This patient’s course was overlapping with that of sarcoidosis, but the absence of infectious respiratory symptoms, greater mid and lower lobe involvement on imaging compared to upper lobe, absence of extra-pulmonary finding, dramatic response to steroids (two weeks for this patient with EVALI vs. four to six weeks for sarcoidosis), normal pulmonary function testing (PFT) (normal PFTs at follow-up for this patient vs. 65% of patients with pulmonary sarcoidosis have abnormal PFTs), and temporal relationship of symptoms with vaping favored EVALI over sarcoidosis.
EVALI is a diagnosis of exclusion, and unfortunately, as highlighted in this case, may produce clinically silent but severe lung injury. Clarifying the use of vaping while taking social history is critical due to the lack of emphasis in media on health hazards associated with vaping. Patients may not volunteer to provide the information which could delay diagnostic work-up. Timely diagnosis and appropriate management can reduce the need for ICU admission, intubation, and overall cost of care. Empiric antibiotics should be initiated in parallel with obtaining microbiological workup and discussion with specialists on the proper timing of steroid therapy. There is a wide range of steroid dosing in current studies. Physicians should always consider treating with the lowest dose possible, depending on the patient’s clinical response to limit medication adverse effects. Routine screening chest X-ray in patients who use E-cigarettes and other vaping related products is a potential area to study given that EVALI can manifest as a wide range of symptoms from clinically silent to acute hypoxic respiratory failure requiring mechanical ventilation.
In vaping patients who present with non-specific symptoms, we should maintain a high suspicion for EVALI. A thorough assessment can prompt early diagnosis and intervention. A patient’s pulmonary symptoms may not correlate to radiological lung findings. In the limited published literature available on EVALI, empiric antibiotics coupled with appropriate use of systemic glucocorticoids have shown to result in favorable outcomes.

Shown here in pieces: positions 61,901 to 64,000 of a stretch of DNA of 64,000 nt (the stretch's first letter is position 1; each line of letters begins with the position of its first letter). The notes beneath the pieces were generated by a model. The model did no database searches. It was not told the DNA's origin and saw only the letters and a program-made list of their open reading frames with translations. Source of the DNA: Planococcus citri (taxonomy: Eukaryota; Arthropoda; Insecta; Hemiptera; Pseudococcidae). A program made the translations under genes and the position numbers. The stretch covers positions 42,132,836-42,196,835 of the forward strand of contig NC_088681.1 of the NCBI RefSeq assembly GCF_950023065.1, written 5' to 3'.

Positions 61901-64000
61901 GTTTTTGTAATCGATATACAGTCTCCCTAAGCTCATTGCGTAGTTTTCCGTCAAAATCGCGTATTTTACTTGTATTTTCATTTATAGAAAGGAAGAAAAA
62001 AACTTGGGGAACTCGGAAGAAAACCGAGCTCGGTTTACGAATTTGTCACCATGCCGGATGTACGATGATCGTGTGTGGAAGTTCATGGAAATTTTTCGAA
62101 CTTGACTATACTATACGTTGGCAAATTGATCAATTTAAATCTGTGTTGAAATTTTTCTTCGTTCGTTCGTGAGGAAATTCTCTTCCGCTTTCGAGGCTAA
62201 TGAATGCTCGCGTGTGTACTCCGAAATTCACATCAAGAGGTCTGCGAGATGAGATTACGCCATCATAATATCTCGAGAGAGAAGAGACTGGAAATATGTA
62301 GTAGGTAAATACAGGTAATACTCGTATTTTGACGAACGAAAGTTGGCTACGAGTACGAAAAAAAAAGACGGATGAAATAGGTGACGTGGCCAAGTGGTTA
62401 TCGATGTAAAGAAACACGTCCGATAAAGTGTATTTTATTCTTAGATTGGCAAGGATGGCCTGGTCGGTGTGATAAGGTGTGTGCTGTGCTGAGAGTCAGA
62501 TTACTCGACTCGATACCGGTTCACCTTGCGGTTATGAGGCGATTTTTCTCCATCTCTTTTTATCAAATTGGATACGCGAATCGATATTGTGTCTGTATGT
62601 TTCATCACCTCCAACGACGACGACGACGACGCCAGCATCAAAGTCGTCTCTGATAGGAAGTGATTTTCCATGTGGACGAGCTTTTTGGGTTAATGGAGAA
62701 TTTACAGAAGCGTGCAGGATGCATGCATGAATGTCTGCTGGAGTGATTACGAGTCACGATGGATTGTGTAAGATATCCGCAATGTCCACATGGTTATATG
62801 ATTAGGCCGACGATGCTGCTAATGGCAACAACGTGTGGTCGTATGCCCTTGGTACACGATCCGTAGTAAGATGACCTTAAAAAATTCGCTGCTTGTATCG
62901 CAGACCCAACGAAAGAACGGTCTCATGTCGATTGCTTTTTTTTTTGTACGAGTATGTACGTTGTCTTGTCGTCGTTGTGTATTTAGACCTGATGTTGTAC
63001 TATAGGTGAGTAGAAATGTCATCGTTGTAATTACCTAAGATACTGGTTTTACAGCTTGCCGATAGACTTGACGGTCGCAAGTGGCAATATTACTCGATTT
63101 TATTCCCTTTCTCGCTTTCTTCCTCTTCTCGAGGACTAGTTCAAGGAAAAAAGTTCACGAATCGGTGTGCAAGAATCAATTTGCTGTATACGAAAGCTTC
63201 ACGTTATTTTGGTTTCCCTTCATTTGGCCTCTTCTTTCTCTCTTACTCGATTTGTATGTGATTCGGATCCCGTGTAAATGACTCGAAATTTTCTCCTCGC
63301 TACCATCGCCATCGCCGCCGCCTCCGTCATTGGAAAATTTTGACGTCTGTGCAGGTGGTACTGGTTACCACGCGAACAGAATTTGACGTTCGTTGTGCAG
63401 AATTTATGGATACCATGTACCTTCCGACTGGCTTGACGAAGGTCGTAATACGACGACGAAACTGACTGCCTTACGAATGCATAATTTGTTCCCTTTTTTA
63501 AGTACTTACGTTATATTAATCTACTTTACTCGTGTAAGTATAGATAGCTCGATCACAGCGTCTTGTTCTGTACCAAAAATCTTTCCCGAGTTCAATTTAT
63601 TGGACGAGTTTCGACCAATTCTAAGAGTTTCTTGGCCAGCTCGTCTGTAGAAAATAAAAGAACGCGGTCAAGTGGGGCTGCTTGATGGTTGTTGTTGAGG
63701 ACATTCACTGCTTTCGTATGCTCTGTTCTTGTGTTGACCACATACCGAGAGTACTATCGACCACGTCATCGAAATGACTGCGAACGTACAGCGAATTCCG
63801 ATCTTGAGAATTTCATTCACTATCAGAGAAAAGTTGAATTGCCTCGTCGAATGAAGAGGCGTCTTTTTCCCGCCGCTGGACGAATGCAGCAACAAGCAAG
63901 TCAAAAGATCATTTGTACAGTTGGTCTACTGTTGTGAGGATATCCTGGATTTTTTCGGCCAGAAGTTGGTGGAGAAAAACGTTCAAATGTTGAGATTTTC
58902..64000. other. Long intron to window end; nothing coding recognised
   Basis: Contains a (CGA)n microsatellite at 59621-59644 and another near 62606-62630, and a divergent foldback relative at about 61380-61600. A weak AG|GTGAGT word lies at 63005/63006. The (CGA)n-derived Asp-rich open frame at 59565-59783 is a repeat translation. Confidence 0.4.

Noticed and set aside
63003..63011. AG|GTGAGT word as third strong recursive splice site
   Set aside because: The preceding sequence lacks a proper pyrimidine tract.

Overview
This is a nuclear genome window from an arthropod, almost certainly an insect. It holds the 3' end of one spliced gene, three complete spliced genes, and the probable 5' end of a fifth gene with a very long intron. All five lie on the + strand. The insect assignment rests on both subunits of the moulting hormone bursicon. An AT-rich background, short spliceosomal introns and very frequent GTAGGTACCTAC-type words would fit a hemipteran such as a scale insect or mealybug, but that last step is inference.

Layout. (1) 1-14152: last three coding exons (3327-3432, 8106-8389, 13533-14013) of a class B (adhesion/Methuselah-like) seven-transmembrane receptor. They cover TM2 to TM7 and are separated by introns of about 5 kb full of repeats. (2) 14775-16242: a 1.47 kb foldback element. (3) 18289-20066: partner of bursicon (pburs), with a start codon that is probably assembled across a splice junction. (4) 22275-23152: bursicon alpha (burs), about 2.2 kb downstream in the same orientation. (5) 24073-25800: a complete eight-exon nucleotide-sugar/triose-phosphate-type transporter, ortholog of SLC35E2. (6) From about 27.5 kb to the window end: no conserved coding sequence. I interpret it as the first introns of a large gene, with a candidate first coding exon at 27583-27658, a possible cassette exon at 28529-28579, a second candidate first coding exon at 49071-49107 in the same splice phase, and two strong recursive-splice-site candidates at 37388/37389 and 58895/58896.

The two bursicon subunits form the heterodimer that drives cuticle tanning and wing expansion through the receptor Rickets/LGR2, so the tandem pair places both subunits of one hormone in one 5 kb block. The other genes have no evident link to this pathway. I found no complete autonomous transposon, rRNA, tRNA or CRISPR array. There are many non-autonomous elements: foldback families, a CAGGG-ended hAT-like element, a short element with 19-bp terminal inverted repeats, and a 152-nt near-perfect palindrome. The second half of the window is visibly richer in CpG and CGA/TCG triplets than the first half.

- Cullen K, Gentzke A, Sawdey M, et al.: e-Cigarette use among youth in the United States, 2019. JAMA. 2019, 322:2095-2103. 10.1001/jama.2019.18387
- Centers for Disease Control and Prevention. (2020). Accessed: 4 February 2020: https://www.cdc.gov/tobacco/basic_information/e-cigarettes/severe-lung-disease.html?fbclid=IwAR1Ly4Gj0_2iYZNogNdVepnb....
- Butt Y, Smith M, Tazelaar H, et al.: Pathology of vaping-associated lung injury . N Engl J Med. 2019, 381:1780-1781. 10.1056/NEJMc1913069
- Blount BC, Karwowski MP, Shields PG, et al.: Vitamin E acetate in bronchoalveolar-lavage fluid associated with EVALI. N Engl J Med. 2020, 382:697-705. 10.1056/NEJMoa1916433
Gastroenteritis and Miliary Lung Opacities: An Interesting Combination of Findings
Ethics Statement and Conflict of Interest Disclosures
Human subjects: Consent was obtained by all participants in this study. Conflicts of interest: In compliance with the ICMJE uniform disclosure form, all authors declare the following: Payment/services info: All authors have declared that no financial support was received from any organization for the submitted work. Financial relationships: All authors have declared that they have no financial relationships at present or within the previous three years with any organizations that might have an interest in the submitted work. Other relationships: All authors have declared that there are no other relationships or activities that could appear to have influenced the submitted work.
We thank Raymond Lee, MD for editing the manuscript.
Cite this article as:
Farooq U, Anwar M, Alcantar D, et al. (June 26, 2020) Gastroenteritis and Miliary Lung Opacities: An Interesting Combination of Findings. Cureus 12(6): e8848. doi:10.7759/cureus.8848
Received by Cureus: June 14, 2020
Peer review began: June 21, 2020
Peer review concluded: June 22, 2020
Published: June 26, 2020
© Copyright 2020
Farooq et al. This is an open access article distributed under the terms of the Creative Commons Attribution License CC-BY 4.0., which permits unrestricted use, distribution, and reproduction in any medium, provided the original author and source are credited.
This is an open access article distributed under the terms of the Creative Commons Attribution License, which permits unrestricted use, distribution, and reproduction in any medium, provided the original author and source are credited.